ACS Publications Division - to list of Journals
Pharmaceutical Centuryto Pharmaceutical Century home
Analytical Chemistry | Chemical & Engineering News | Modern Drug Discovery
| Today's Chemist at Work | E-Mail Us | Electronic Readers Service 
opening art
Corporate Sponsors
Eastman Chemical Co.
Hickson DanChem Corp.
Hitachi Instruments, Inc.
Marvel Scientific 
Olis, Inc.
PepTech Corp.
Society for BioMolecular Screening
Takasago International Corp.
Antibiotics & isotopes

Introduction  As the American public danced to the beat of the Big Band era, so did pharmacology swing into action with the upbeat tone of the dawning antibiotic era.

The latter is the nickname most commonly used for the 1940s among scientists in the world of biotechnology and pharmaceuticals. The nickname is more than justified, given the numerous impressive molecules developed during the decade. Many “firsts” were accomplished in the drug discovery industry of the Forties, but no longer in a serendipitous fashion as before. Researchers were actually looking for drugs and finding them.

To appreciate the events that paved the way for the advancements of the 1940s, one need only look back to 1939, when Rene Dubos of the Rockefeller Institute for Medical Research discovered and isolated an antibacterial compound—tyrothricin, from the soil microbe Bacillus brevis—capable of destroying Gram-positive bacteria.Before this discovery, penicillin and the sulfa drugs had been discovered “accidentally.” Dubos planned his experiment to search soil for microorganisms that could destroy organisms related to diseases. “It was a planned experiment. It wasn’t a chance observation,” explains H. Boyd Woodruff, who worked on the penicillin project at Merck in the early 1940s, “[and because the experiment] had been successful, it sort of opened the field in terms of looking at soil for microorganisms that kill disease organisms.”

Fleming’s serendipity
The most famous example of serendipity in the 20th century has to be the discovery of penicillin by Alexander Fleming as discussed in the previous chapter. Although Fleming observed the antibiotic properties of the mold Penicillium notatum in 1928, it was another 12 years before the active ingredient, penicillin, was isolated and refined.

Of course, as in most of history, there are some inconsistencies. Fleming was not the first scientist to observe the antibacterial action of penicillin. In 1896 in Lyon, France, Ernest Augustin Duchesne studied the survival and growth of bacteria and molds, separately and together. He observed that the mold Penicillium glaucum had antibacterial properties against strains of both Escherichia coli and typhoid bacilli. The antibacterial properties of penicillin serendipitously surfaced at least three times during the course of scientific history before scientists used its power. And the third time was definitely a charm.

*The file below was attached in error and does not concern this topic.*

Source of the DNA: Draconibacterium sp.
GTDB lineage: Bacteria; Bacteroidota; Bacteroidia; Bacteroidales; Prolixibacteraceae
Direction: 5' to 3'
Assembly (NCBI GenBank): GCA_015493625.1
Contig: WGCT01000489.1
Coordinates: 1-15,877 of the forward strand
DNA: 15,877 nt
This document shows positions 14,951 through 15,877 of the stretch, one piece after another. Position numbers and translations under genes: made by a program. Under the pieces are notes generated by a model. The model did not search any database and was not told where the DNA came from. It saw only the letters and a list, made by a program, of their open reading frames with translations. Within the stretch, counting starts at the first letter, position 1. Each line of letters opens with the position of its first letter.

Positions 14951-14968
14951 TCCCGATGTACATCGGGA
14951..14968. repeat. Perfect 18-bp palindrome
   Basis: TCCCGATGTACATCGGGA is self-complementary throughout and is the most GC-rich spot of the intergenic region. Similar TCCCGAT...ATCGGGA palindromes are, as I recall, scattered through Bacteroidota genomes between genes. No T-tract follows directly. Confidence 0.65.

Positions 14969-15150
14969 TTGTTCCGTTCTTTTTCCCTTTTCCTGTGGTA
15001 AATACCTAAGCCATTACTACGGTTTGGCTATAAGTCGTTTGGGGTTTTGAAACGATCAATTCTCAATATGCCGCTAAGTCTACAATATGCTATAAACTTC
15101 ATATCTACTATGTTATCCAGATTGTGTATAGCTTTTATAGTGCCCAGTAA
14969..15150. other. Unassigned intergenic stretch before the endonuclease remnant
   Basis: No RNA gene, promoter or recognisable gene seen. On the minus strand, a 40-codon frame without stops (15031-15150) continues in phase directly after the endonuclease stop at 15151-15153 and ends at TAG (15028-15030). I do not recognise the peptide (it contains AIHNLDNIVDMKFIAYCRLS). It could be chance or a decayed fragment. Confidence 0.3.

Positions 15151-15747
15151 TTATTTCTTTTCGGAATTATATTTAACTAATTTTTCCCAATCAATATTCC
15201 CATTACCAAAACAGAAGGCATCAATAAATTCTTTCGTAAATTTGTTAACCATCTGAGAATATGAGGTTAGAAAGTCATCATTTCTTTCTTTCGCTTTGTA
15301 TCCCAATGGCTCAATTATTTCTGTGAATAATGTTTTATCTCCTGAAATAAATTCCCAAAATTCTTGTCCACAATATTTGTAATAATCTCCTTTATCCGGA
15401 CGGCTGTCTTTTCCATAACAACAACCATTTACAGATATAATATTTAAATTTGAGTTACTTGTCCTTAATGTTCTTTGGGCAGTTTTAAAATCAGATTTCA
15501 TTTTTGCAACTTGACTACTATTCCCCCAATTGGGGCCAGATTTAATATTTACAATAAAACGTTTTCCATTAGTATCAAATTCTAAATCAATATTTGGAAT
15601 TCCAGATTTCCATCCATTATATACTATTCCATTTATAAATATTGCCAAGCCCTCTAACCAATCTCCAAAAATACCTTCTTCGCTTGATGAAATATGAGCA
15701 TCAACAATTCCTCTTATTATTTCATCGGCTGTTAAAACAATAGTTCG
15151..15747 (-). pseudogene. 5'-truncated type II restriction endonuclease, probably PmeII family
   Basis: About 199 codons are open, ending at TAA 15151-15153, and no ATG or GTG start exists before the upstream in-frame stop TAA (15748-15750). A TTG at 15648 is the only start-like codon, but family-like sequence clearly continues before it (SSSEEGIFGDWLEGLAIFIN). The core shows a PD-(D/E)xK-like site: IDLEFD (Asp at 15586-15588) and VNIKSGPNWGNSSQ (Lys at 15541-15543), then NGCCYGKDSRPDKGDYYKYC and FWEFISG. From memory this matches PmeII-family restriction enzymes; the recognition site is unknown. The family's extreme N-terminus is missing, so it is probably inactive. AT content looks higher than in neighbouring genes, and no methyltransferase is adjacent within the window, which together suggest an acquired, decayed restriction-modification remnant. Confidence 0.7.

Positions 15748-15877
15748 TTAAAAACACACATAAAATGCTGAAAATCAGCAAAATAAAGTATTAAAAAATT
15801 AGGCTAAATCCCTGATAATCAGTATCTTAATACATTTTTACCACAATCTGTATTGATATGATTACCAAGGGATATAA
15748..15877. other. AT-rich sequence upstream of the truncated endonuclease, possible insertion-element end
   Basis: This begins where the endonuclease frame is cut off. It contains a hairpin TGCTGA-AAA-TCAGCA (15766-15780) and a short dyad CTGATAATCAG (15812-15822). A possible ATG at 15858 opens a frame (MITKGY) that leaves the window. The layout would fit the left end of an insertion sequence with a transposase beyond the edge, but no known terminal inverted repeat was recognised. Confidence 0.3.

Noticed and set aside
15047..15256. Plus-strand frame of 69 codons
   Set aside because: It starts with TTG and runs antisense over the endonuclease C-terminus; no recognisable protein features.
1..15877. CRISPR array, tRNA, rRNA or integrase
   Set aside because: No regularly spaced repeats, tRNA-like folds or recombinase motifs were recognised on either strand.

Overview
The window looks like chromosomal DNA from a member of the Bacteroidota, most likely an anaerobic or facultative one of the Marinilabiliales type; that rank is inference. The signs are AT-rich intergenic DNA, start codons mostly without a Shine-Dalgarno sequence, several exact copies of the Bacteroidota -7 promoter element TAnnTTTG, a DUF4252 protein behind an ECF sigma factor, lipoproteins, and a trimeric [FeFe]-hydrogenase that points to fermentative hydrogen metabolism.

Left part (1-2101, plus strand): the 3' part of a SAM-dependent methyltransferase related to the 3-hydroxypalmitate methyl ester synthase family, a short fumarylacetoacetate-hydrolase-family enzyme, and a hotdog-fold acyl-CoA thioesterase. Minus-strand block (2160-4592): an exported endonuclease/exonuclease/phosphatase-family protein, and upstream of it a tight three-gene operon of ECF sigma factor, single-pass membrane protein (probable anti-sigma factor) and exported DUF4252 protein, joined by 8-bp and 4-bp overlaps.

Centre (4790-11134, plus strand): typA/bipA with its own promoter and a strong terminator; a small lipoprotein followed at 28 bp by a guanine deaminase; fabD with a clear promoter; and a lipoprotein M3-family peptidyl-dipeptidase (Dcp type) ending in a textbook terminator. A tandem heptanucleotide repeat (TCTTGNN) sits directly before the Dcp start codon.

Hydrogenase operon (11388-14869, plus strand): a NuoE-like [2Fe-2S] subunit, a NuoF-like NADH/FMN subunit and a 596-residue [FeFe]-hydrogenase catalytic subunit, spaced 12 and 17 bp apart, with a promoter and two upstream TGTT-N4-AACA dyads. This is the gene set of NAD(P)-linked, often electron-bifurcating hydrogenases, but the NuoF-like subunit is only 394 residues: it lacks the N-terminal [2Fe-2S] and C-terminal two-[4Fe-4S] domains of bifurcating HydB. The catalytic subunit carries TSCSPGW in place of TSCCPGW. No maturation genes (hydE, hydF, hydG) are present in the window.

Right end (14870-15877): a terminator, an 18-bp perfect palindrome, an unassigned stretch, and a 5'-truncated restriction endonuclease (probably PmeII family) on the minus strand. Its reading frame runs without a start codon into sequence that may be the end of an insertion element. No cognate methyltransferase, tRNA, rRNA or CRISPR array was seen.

Finding a magic bullet
An Oxford University student of pathology, Howard Walter Florey’s early research interests involved mucus secretion and lysozyme—an antibacterial enzyme originally discovered by Fleming. The more he learned about the antibacterial properties of lysozyme and intestinal mucus, the more interested he became in understanding the actual chemistry behind the enzymatic reactions. However, he did not have the opportunity to work with chemists until 1935, when Florey hired Ernst Boris Chain to set up a biochemistry section in the department of pathology at the Sir William Dunn School of Pathology at Oxford. Because Chain was a chemist, Florey encouraged him to study the molecular action of lysozyme. Florey wanted to find out whether lysozyme played a role in duodenal ulcers and was less interested in its antibacterial properties.

During a scientific literature search on bacteriolysis, Chain came upon Fleming’s published report of penicillin, which had, as Chain describes, “sunk into oblivion in the literature.” Chain thought that the active substance inducing staphylococcus lysis might be similar to lysozyme, and that their modes of action might also be similar. He set out to isolate penicillin to satisfy his own scientific curiosity and to answer a biological problem—what reaction lysozyme catalyzes—not to find a drug.

The scientific collaborations and discussions between Chain and Florey eventually laid the foundation for their 1939 funding application to study the antimicrobial products of microorganisms. It never crossed their minds that one of these antimicrobial products would be the next magic bullet. The timing of their funded research is also significant—it occurred within months of Great Britain’s declaration of war with Germany and the beginning of World War II.